The euro is taking another pounding as currency markets expressed doubts that recent promises to shore up the failing currency will come to fruition.
Sterling has hit the highest level for more than three and a half years, while the euro has sunk to a two-year low against the US dollar.
The message from the markets to eurozone leaders is they must take more decisive action to restore confidence as politicians gather for yet another summit this week.
The Pound was boosted by better than expected factory gate figures that disclosed manufacturing output rose 1.2% in April against a feared 0.1% drop.
However, the Pound slipped against the Dollar when Bank of England Governor Mervyn King revealed he saw no “great signs” of a recovery.
Sterling rose for a fifth day in a row against the euro, climbing 0.3% to 79.04 pence per euro. Rates last touched 79 pence in November 2008.
But the Pound fell 0.2% to $1.5502, after tipping to $1.5549.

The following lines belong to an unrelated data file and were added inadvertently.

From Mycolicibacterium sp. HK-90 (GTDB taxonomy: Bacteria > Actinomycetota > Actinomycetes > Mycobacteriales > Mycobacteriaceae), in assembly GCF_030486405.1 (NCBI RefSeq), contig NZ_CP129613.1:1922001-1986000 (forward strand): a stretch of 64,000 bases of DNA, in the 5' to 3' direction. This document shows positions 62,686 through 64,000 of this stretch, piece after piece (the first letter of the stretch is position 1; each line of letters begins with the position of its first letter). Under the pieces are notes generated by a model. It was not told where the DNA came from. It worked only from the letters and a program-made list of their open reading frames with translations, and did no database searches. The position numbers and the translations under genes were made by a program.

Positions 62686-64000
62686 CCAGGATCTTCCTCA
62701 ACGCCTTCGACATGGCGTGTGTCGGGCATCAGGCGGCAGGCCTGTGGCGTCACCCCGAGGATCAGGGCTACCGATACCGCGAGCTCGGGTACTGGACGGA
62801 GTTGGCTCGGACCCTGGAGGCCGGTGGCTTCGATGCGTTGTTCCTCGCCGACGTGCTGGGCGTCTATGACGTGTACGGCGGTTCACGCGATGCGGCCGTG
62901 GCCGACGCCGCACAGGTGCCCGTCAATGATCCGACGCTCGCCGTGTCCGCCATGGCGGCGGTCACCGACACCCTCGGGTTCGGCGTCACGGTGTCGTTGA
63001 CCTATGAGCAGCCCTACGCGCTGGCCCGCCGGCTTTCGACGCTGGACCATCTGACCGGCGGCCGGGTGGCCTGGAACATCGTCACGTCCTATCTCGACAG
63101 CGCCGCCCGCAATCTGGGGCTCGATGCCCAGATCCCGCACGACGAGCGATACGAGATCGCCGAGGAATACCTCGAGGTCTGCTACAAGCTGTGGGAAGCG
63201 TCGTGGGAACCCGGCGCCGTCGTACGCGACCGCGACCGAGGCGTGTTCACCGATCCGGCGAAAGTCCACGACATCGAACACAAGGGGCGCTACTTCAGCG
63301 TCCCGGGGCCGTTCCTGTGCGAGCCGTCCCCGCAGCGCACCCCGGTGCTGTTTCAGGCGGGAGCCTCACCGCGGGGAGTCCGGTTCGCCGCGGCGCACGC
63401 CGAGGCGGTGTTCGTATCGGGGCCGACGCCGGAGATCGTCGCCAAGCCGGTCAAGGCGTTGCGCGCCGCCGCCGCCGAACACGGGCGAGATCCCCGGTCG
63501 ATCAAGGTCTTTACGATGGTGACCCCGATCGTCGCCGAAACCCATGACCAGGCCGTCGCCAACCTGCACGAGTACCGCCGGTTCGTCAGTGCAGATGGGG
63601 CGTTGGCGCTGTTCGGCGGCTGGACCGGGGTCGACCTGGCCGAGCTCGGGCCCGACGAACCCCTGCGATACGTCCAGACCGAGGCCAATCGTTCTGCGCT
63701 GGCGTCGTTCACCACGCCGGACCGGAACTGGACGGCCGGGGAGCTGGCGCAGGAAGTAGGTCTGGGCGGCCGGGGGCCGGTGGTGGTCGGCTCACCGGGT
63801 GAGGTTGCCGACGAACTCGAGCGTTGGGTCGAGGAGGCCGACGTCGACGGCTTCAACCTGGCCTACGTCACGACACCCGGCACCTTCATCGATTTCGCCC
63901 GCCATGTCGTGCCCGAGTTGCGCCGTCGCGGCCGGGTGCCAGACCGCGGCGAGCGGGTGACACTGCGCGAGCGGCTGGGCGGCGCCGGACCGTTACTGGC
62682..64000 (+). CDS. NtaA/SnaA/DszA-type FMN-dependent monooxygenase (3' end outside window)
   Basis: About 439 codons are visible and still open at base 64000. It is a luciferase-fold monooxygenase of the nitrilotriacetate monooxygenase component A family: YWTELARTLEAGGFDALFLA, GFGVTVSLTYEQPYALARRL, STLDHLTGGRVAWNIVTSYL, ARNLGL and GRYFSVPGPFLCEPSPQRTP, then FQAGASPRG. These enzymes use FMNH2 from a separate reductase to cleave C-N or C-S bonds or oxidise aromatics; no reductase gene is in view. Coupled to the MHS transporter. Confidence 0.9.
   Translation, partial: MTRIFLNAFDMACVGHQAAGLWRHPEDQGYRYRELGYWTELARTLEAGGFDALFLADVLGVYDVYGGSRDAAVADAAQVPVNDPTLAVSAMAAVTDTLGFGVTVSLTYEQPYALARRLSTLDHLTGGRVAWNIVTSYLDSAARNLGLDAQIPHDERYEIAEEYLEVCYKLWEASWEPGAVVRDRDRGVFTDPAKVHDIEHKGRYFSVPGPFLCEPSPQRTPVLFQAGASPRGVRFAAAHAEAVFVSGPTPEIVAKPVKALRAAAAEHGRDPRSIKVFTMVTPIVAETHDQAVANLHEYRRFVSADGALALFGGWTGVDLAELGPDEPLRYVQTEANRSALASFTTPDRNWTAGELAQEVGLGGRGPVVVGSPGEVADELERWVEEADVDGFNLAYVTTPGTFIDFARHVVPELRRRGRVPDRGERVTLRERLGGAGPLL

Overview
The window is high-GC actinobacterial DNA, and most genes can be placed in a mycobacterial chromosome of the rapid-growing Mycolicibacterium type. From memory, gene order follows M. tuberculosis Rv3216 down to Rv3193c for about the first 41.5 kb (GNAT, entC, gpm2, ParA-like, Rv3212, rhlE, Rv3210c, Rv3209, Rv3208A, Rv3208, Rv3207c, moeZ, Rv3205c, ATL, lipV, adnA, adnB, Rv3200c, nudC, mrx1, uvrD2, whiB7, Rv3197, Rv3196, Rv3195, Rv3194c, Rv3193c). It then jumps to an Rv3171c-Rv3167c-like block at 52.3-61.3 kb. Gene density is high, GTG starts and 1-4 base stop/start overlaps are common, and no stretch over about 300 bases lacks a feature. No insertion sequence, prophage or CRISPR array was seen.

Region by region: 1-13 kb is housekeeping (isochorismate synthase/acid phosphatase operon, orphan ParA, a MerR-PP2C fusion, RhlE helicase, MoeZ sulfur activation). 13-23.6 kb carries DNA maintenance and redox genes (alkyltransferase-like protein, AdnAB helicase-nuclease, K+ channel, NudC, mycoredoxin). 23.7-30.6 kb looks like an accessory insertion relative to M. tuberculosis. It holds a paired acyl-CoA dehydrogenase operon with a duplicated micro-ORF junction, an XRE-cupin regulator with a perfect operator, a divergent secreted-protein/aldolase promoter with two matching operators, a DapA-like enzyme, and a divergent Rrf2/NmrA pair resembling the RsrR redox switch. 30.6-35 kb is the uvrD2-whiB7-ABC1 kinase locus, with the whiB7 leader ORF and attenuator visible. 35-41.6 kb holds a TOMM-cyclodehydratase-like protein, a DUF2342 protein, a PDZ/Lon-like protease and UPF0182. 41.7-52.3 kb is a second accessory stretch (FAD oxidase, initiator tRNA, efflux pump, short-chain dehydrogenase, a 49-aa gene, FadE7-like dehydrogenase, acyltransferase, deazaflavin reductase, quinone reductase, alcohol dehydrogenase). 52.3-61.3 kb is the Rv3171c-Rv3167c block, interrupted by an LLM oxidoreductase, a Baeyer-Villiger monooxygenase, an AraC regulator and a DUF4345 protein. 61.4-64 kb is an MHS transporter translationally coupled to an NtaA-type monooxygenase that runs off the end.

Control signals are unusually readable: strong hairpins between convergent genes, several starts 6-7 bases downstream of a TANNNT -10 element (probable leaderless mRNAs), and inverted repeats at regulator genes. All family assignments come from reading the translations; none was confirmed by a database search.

Sterling has improved by 4.3% in the past 12 months, only shaded by the Japanese yen and dollar among the leading 10 developed-nation currencies.
King is worried a gaining pound will impact on exports by making them more expensive in Europe, which might further dent prospects for the finely-balanced UK economy.
“I am worried because sterling has risen over the past year. That’s going to be a challenge because of the state of the euro area. The economy has basically been flat for two years,” King told BBC Radio 4.
The Federal reserve has the same worries as King – and analysts predict more quantitative easing in both countries is the only way to suppress export costs and to reintroduce competitiveness.